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Belfast Harbour 'may delay' some schemes hit by Covid-19 but continuing £116m investment


Freight passing though Belfast Harbour.

Freight passing though Belfast Harbour.

Freight passing though Belfast Harbour.

Belfast Harbour may delay some of its projects impacted by Covid-19 and its once burgeoning cruise business is now on ice but says it’s continuing with £116m of investment in major office space and other developments.

The Harbour saw a fall in its turnover in 2019, down 4% to £65.9m, while pre-tax profits fell from £38.6m to £31.6m. Much of that fall was due to the ending of an off-shore wind deal with Orsted.

But it says it has been “much less affected” by the impact of coronavirus. The Harbour’s business involving hotel, tourism, cruise ships and cargo has been hit by the virus.

In terms of trade, volumes were around 25% at the start of Covid-19, but according to chairman David Dobbin, that has now softened to around 9-10%.

But additional ferry services will soon now be restored across both Stena Line and P&O, it says.

However, chief executive Joe O’Neill says there will be “no cruise business this year” with levels not likely to return for two or three years.

The Harbour says it is still looking at a co-developer for its buy-to-let City Quays 4 project, but has gone through some setback.

Work is still under way on its major City Quays 3 office building, but the completion date may not be pushed back until the start of 2022.

The last remaining space in the already finished City Quays 2 building has now been filled.

The Harbour has also planned to build a new additional film studio complex at its North Foreshore site, which is now in planning. But Mr O’Neill says the Harbour will take a “market-based approach to the phasing of that development”.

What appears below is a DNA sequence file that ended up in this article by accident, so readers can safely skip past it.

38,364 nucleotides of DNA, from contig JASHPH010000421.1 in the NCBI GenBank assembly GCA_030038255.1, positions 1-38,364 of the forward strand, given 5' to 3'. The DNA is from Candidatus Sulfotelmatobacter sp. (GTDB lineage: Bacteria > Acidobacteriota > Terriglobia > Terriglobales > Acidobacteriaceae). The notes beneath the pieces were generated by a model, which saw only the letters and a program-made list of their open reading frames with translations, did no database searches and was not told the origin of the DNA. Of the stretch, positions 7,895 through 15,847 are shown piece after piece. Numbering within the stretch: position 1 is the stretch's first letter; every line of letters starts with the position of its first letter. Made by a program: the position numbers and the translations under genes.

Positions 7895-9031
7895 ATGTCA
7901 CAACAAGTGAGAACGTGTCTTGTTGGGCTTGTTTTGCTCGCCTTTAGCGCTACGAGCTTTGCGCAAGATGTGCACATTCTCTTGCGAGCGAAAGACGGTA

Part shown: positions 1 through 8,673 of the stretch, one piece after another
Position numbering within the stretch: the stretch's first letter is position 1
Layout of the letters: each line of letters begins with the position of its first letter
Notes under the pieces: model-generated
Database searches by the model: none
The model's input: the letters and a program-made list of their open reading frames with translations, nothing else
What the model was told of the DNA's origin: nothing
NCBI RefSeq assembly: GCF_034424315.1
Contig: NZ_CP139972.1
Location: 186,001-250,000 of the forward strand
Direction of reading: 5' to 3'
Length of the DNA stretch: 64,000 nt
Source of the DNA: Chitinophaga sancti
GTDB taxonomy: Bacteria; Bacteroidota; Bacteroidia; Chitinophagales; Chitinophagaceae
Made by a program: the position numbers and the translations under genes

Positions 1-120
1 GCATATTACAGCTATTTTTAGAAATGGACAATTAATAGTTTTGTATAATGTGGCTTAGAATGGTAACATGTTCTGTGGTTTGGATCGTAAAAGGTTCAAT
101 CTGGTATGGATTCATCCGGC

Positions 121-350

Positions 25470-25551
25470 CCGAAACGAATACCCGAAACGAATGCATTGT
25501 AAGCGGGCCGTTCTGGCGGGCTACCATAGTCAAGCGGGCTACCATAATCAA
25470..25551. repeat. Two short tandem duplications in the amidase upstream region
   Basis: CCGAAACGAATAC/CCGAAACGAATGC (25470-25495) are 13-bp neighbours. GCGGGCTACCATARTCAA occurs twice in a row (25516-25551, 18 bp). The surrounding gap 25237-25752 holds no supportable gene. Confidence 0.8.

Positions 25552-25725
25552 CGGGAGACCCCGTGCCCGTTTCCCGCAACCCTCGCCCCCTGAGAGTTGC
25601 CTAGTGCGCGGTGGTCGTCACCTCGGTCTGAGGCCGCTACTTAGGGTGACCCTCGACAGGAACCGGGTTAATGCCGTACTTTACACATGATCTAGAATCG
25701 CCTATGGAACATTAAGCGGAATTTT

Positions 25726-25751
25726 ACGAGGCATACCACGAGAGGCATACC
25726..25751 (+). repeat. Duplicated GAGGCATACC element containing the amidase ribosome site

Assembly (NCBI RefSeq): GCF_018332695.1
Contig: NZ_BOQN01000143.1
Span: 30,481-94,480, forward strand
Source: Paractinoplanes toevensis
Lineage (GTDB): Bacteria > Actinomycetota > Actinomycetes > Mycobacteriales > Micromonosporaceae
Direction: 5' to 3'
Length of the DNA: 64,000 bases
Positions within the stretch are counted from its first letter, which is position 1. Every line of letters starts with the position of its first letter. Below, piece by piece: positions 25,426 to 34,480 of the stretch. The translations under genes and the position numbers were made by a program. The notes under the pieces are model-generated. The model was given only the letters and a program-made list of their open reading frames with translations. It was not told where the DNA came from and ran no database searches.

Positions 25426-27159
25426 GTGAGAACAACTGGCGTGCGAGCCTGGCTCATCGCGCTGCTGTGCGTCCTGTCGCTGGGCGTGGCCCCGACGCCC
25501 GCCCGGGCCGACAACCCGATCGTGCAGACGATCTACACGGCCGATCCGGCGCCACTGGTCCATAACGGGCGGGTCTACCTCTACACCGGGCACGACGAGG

The Harbour says some firms which are tenants have been impacted by the slowdown post-lockdown but that others have weathered the storm.

According to Mr Dobbin, one financial firm is now seeking to expand its back office activity as the city.

Looking at trade, around 24 million tonnes of cargo passing through the port. Ferry passenger numbers exceeded 1.5 million for the third year in a row, there were a record number of freight vehicles – up 4% to 542,000.

“The full implications of the pandemic on trade and our local economy are significant and still unfolding,” Mr Dobbin said. “So far trade through Belfast Port has proved remarkably resilient. Early figures for the March to May period show trade volumes down 20-25% on normal but in recent weeks throughput is running around 10% down on last year. The worst impacts have been in our cruise, tourist and leisure activities which have all but ceased during the crisis.

“The scale of the challenge to get the economy back to pre-crisis levels and to recover our tourist and leisure trade is immense. However, Belfast Harbour’s sound financial position and ambitious investment plans will allow us to play a key role in helping drive the local recovery, working with our customers and key partners to get the economy back on track. I want to assure everyone that we are open for business, our major construction contracts are continuing and we actively pursuing business opportunities.”

And Mr O’Neill said: “Key to the delivery of our ambitious plans is close collaboration with our customers such as Stena Line and our partnerships including those with Belfast City Council, Titanic Quarter Limited, our two Universities, Catalyst, Northern Ireland Screen, Odyssey Trust, Tourism NI, Visit Belfast and the Department of Infrastructure.

“As society and the economy recover from the disruption and uncertainty caused by the Covid-19 pandemic, this partnership approach will be more important than ever to creating a vibrant economy with long-term opportunities for good jobs and a better way of life for our citizens.”

Ulster Business